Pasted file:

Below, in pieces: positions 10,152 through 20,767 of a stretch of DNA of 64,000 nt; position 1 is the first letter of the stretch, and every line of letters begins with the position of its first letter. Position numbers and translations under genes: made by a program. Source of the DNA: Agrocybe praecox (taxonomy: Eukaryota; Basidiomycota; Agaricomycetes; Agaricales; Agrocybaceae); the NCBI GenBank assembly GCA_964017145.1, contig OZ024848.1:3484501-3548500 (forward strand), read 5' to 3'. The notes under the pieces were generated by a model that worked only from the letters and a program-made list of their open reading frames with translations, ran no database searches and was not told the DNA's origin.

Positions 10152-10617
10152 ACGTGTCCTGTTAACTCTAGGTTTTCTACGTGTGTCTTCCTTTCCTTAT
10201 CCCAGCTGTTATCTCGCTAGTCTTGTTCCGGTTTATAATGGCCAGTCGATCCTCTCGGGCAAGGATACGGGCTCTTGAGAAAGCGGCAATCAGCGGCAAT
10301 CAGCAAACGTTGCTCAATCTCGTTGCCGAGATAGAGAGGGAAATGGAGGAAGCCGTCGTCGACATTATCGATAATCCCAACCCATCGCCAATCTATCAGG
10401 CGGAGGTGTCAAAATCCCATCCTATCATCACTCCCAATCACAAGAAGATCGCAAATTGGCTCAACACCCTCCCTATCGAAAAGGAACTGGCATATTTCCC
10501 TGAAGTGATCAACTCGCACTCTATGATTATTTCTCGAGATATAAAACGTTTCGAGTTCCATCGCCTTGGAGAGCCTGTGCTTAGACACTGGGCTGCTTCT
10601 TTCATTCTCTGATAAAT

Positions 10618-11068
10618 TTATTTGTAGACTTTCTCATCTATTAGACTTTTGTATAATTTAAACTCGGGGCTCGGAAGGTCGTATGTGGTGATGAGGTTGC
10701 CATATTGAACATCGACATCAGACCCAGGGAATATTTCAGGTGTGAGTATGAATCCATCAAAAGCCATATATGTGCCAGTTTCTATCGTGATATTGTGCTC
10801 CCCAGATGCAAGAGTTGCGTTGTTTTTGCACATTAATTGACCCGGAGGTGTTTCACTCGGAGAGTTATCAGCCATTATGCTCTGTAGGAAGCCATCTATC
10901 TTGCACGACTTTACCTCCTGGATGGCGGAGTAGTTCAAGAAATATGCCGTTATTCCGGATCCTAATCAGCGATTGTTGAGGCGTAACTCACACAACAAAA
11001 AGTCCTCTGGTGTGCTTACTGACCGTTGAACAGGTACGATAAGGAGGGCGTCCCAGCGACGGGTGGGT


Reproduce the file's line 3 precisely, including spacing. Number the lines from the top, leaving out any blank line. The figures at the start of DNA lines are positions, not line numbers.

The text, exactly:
10152 ACGTGTCCTGTTAACTCTAGGTTTTCTACGTGTGTCTTCCTTTCCTTAT